Here is the thing: building complex systems (as opposite to just simple demos or showcases) is really hard and it is even harder to do by using low-level abstractions (read, “vanilla”). Depending on how complex the system you’re building, you’ll probably end up with lots of unmaintainable spaghetti code that even people who wrote it wouldn’t understand a couple of months later.

That’s why declarative APIs like JSX (HTML-in-JS) are better abstractions than just HTML markup plus a “sprinkle” of jQuery on top of it.

If you still don’t understand why JSX (HTML-in-JS) is a good idea, you should watch this talk by Cheng Lou called “On the Spectrum of Abstraction”:

When you begin to treat your UI as a design system (i.e. independent components that can be composed in a variety of ways) and not as documents and links, you’ll realize pretty quickly that CSS offers a wrong level of abstraction here.

That’s why we have been using BEM, SMACSS and other methodologies — we introduced a new level of abstraction on top of CSS that prevented us from screwing things up every time someone touched CSS. We created an abstraction that has some contracts (i.e. how we name things) to gain predictability and better readability (i.e. less cognitive load to understand a piece of written code). CSS-in-JS takes this even further by putting it closer to the source code of your components.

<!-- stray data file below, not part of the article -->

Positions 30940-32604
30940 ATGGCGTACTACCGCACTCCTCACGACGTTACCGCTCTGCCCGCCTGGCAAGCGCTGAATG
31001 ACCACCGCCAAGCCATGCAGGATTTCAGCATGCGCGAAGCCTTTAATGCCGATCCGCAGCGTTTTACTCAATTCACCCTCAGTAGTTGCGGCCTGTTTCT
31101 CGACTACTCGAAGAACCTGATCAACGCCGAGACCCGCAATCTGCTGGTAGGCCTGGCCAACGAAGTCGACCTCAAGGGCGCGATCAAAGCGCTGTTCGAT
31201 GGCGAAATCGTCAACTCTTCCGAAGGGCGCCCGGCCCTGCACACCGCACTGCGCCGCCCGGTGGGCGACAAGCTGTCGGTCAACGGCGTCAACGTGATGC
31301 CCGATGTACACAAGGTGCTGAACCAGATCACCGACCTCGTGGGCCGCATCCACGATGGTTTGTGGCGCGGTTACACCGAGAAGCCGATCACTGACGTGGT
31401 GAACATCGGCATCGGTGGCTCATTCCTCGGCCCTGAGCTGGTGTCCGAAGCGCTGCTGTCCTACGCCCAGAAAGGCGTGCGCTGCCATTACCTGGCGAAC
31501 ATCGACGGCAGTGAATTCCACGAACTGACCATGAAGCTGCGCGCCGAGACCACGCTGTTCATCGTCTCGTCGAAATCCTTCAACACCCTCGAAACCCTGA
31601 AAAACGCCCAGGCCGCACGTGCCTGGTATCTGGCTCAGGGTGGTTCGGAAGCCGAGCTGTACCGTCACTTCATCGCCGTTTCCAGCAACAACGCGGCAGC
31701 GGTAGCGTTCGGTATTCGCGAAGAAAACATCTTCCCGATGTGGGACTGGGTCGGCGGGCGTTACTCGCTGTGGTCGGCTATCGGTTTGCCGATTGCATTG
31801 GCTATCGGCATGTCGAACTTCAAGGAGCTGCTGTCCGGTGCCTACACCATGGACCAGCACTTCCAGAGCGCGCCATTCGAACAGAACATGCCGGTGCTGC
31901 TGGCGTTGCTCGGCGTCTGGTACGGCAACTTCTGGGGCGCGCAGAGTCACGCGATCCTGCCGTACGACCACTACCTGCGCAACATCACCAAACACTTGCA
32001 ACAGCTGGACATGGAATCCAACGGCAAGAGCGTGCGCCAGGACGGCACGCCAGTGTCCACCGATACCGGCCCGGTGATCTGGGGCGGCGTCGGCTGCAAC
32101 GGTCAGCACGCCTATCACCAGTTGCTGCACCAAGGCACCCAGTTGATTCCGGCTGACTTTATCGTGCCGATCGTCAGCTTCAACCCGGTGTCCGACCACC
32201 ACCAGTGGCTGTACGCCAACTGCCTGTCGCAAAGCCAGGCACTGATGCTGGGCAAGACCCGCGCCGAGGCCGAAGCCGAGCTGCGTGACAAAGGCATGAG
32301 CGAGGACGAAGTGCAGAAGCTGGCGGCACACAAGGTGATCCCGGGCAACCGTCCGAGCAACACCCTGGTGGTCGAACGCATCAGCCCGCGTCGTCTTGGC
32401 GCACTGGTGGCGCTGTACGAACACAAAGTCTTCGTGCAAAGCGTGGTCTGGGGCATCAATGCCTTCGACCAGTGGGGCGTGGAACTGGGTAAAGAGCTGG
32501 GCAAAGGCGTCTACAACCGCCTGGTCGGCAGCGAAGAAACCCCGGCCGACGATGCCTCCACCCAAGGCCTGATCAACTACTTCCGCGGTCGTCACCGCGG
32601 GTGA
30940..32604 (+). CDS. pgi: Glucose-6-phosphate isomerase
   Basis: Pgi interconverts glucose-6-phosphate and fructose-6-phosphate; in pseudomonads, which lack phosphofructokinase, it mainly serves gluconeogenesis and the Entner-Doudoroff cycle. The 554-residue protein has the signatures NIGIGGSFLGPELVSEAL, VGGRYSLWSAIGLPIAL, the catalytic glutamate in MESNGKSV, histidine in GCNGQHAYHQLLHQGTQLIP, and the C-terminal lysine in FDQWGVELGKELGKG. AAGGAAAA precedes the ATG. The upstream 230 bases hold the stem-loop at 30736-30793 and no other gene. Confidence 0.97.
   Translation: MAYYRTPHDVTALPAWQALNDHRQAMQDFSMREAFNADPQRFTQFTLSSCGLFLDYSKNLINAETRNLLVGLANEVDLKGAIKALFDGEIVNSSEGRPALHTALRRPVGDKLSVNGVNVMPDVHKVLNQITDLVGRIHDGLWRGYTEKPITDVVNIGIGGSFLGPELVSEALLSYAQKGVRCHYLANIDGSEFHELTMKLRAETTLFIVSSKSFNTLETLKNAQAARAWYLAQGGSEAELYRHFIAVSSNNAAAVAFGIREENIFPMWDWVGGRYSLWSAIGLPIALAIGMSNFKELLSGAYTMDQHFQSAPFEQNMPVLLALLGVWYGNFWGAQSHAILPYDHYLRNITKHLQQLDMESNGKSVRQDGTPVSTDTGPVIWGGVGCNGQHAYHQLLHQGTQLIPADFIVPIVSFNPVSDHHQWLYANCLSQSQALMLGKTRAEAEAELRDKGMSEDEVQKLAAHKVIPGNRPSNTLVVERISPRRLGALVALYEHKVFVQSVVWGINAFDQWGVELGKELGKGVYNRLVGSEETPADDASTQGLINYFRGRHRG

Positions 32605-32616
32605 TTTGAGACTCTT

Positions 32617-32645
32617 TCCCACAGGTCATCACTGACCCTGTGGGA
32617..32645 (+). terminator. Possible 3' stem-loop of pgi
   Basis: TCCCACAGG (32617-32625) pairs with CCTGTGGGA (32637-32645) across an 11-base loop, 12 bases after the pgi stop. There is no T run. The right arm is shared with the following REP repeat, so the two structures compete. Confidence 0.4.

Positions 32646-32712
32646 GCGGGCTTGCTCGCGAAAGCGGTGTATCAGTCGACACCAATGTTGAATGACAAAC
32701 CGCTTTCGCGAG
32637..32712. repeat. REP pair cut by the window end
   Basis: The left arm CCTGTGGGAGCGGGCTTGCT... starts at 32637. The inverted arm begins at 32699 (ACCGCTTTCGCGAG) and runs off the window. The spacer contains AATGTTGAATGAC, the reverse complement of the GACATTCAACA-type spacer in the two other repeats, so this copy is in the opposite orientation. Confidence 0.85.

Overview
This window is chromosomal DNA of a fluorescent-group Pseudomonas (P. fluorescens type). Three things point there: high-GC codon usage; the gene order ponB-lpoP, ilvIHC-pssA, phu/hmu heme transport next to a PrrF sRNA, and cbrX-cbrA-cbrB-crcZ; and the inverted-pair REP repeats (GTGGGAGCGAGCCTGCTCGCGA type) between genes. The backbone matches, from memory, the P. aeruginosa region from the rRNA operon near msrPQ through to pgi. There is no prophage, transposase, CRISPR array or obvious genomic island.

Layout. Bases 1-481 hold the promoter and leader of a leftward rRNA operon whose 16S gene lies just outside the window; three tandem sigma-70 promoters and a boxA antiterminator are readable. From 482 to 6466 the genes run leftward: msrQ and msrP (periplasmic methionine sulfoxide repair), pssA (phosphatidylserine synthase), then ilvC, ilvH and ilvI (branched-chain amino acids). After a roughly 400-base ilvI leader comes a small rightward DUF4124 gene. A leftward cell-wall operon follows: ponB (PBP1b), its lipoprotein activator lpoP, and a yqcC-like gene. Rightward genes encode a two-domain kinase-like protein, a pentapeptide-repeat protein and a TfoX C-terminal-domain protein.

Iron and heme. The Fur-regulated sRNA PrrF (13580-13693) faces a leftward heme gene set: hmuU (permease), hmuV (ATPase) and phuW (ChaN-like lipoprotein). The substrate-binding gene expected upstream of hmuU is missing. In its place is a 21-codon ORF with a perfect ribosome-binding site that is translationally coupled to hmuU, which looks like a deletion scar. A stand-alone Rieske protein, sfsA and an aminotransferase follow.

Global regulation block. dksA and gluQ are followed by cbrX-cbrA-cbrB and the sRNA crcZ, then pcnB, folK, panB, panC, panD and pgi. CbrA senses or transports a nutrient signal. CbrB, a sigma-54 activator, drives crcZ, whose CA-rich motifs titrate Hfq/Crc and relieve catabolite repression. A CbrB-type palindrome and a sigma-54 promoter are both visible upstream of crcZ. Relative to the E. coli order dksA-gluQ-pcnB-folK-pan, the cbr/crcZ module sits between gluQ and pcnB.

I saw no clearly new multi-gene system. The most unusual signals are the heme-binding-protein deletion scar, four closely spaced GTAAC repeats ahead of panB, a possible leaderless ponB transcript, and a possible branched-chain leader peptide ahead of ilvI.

Of course, this also comes with a cost: now we have to use build tools that would extract it back to “vanilla” CSS (because it’s good for performance, sigh!) or pay some performance penalties if executed in runtime.

So, no, it’s not just about saving an “Alt-Tab” keypress. It’s about building a system with specific contracts and guarantees.

Same way React’s strengths aren’t about VDOM vs DOM performance (another common misconception), CSS-in-JS is not about how fast you can write it and deliver it to the client.

Performance matters

Loading performance matters, of course, and we as developers are obligated to do our best job to ensure the web is still accessible and open for everyone. Good news are: developers are aware of those problems and are striving to improve:

As with any evolutional or explorational process, it might be not the main focus in the beginning. Projects like 💅 styled-components offer great ergonomics at some runtime costs. Now we see projects like JSS picking it up and providing you with the same but more performant API. Solutions that allow writing styles in a most ergonomic and safe way and extract them at build time will help us to get best of both worlds.

Projects like webpack that allow split and lazy-load your code easily, combined with features like PWA Performance Budgets and projects like Prepack will make our applications even faster.

Conclusion

Ultimately, we should focus on building great products with the best possible user experience. This usually involves different people with different backgrounds working on the same thing so any technology that could improve inter-communication between them is helping them to deliver better UX of the product.

Projects like react-sketchapp and 💅 styled-components are helping CSS and JS developers and designers to work with same abstractions and share the knowledge across the team enabling faster feature releases, shorter feedback loops and, in the end, better UX! 🙌